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Thursday, Oct. 21, 2010 02:15 pm

Third Floor opens doors

The Eva Hunter Band performs with NIL8, Pleasure Chest and more at the Third Floor Festival.
As the Hoogland Center for the Arts continues to be a major force in area arts events and a blessing upon our collective artistic sensibilities, a certain element of the local scene remains out of the loop. Stellar community theater presentations abound and miscellaneous entertainment occurrences appear including touring music concerts, comedy acts, dance shows and whatever else seems feasible and able to draw the necessary crowd to accommodate the appropriate hosting sponsor and pay for the space. But large quantities of local live music created and supported in Springfield are sorely missing from the marquee.

Fortunately the folks at the Center noticed the dearth of these music performance acts at the Hoogland and are doing something about it. Welcome, Springfield, to an inaugural event this Saturday featuring area-based creative musicians and visual artists called the Third Floor Music Festival located on, appropriately enough, the third floor of the Hoogland Center for the Arts.

“We felt local musicians weren’t getting enough chances to perform at the Center,” said Nikki Overcash from the HCFTA. “Our deputy executive director, Lara Lebeck, and others here are fans of the local music scene but understand it’s not easy for bands to rent a space and put on a show themselves. So we’re hoping this event will help out.”

With eight bands and seven acoustic acts scheduled to perform between 6 p.m. and 1 a.m. and several area visual artists displaying their wares as well, I think it’ll be very beneficial. The bands play in Theatre Three, while acoustic performances go on in the more intimate Club Room. The acts are staggered time wise to keep the music constant while the art objects – including photographs, paintings and comic books – are displayed in the Club Room. Festival-goers can roam between the two rooms, partaking in libations, listening to various musicians and checking out the art. Cost is $12 in advance and $15 at the door.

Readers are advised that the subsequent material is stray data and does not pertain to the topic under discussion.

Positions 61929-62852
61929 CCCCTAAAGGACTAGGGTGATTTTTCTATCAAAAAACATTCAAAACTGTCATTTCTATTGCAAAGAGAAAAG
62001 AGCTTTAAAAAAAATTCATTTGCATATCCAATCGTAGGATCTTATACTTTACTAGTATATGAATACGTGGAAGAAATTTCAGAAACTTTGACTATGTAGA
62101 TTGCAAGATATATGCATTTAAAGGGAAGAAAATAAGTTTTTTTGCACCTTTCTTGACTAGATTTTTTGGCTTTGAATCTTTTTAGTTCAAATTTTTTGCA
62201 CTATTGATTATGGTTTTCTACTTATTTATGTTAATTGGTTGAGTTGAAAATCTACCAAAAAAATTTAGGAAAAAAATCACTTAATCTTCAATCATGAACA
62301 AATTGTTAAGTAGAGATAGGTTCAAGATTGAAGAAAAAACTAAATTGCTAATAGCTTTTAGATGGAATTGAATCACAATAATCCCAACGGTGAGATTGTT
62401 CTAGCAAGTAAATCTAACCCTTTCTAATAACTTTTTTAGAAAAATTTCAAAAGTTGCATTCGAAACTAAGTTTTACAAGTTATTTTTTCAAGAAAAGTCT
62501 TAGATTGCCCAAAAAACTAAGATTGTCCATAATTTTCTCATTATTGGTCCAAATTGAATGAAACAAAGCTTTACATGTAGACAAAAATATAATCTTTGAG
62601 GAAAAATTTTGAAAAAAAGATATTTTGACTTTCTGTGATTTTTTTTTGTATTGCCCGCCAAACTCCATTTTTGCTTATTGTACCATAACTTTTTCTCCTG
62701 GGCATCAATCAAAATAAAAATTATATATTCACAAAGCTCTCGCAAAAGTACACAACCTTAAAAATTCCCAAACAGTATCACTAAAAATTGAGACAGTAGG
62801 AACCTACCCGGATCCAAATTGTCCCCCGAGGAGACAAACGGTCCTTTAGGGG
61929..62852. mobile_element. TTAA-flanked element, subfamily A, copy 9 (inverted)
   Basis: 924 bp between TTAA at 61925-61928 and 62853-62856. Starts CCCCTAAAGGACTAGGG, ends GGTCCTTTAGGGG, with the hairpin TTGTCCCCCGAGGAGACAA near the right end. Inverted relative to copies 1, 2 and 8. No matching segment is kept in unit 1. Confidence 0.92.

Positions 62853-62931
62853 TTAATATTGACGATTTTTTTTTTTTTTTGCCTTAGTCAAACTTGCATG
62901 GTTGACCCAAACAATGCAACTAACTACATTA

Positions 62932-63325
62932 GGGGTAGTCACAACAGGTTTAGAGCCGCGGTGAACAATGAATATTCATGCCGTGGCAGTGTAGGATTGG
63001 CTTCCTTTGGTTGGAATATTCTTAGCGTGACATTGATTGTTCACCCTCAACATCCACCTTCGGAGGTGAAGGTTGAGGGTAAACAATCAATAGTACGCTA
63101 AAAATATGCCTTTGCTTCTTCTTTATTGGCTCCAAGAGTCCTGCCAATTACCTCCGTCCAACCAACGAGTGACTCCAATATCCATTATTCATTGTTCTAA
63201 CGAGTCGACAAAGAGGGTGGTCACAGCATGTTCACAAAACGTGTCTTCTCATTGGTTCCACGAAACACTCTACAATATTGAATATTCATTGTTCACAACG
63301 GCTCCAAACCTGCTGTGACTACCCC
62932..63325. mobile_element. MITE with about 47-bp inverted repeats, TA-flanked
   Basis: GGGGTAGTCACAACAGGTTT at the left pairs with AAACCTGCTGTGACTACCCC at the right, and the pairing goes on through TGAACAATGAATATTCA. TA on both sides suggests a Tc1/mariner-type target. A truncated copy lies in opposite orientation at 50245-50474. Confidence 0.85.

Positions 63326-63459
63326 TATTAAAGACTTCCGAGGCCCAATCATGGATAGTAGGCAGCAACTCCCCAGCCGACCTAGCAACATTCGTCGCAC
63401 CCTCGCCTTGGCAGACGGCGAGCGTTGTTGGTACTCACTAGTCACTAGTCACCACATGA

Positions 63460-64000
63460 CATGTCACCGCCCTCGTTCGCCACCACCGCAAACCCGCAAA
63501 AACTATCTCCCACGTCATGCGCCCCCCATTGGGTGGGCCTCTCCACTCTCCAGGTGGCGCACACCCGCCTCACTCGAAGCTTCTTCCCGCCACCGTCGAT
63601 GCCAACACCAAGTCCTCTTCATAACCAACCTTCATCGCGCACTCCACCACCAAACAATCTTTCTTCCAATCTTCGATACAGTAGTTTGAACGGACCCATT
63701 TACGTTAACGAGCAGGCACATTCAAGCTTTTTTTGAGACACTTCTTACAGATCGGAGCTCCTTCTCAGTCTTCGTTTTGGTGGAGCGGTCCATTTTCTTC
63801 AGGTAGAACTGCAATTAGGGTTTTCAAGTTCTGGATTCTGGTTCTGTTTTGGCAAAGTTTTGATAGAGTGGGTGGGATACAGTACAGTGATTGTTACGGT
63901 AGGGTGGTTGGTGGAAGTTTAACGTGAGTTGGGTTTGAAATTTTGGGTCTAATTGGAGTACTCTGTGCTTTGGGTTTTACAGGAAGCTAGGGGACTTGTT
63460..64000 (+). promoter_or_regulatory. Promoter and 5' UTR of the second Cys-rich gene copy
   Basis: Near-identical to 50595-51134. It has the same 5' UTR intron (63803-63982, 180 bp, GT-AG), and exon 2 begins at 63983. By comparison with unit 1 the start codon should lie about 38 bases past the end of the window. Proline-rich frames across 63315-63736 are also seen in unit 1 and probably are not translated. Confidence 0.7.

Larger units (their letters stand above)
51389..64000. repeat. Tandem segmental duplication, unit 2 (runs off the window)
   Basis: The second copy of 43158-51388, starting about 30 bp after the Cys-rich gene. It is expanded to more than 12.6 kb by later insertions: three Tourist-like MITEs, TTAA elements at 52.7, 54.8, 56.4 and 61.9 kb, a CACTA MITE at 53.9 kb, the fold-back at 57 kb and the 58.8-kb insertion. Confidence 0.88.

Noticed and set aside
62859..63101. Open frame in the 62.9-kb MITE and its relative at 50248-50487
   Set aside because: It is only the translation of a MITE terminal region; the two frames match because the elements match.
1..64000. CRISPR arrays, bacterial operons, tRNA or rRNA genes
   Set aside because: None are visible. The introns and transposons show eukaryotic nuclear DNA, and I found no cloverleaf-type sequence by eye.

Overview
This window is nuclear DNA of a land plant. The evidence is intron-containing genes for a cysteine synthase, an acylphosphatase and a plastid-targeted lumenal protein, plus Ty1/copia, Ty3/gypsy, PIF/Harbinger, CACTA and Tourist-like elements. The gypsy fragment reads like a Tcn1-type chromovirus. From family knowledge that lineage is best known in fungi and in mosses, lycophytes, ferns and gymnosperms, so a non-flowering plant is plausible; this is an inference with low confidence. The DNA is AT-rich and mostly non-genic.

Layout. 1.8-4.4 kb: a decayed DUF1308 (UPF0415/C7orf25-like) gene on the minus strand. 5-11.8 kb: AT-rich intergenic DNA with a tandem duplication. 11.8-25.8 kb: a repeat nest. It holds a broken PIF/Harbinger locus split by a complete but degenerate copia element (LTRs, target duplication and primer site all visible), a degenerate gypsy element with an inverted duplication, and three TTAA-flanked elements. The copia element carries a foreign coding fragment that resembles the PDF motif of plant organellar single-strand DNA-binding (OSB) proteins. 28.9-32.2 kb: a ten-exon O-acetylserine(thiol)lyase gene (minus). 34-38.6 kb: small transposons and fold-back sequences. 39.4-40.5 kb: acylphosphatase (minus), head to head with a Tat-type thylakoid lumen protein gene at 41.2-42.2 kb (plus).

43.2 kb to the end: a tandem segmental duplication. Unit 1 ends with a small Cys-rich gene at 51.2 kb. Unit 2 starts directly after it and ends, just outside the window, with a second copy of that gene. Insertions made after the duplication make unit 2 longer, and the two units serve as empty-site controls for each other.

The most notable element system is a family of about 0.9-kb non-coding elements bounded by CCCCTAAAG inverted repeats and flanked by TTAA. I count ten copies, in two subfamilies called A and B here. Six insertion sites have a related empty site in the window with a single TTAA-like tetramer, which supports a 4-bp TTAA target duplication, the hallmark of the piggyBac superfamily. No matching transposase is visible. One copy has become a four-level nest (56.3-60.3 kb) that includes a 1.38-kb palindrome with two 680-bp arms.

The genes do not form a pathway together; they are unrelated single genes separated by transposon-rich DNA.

“We’re thinking someone who comes to watch one band might see someone else that they wouldn’t normally, just going out to a club,” said Overcash. “This could expose them to other music, and with such diversity included, everyone should get a different kind of crowd than usual.”

Lofty goals indeed, but worthy ones for sure that are obviously achievable and extremely sensible and without a doubt advantageous to the community. Area stalwarts such as Eva Hunter Band and NIL8 play the band stage with blues groups Pleasure Chest and Tombstone Bullet, plus hipsters Gypsy Collabo and newcomers Jodyboss as well as rockers Blackfeet and the Luzhin Defense. The acoustic show side lists favorites Missing Muse and Micah Walk, songsters like Jessica Jolly and Brandon Carnes, plus singer-songwriters Chris Maxey, Ashley Riley and Spencer Stokes. If all goes well, and there’s no reason to think otherwise, the Third Floor Festival will become an annual Hoogland event.

And since I’ve mentioned the Hoogland Center for the Arts a jillion times in this article can we please come up with a pronunciation-friendly, easily touted nickname for the HCFTA? Something like the “Met” in NYC, we could call it the “Hoog” (rhymes with rogue). How about a slogan that says “It Happens at the Hoog” or “The Hoog is a Hoot” or “Welcome to Hoog Heaven,” or anything that makes it more mindful to remember and less of a mouthful to forget. Plus I’m tired of correcting those determined to give “Hoogland” the central Illinois treatment that gave us the incorrect pronunciations of Athens and Berlin and a constant joke for visitors. I suppose there’s no correcting proud ignorance, but please remember that two “o”s together in a word of Dutch origin makes a long “o” sound as in Roosevelt. Maybe someday my jokester pals from other cities might stop calling it the “Hooligan” Center. But no matter what we call it, let’s be thankful and feel fortunate for the place and the space.

Contact Tom Irwin at tirwin@illinoistimes.com.
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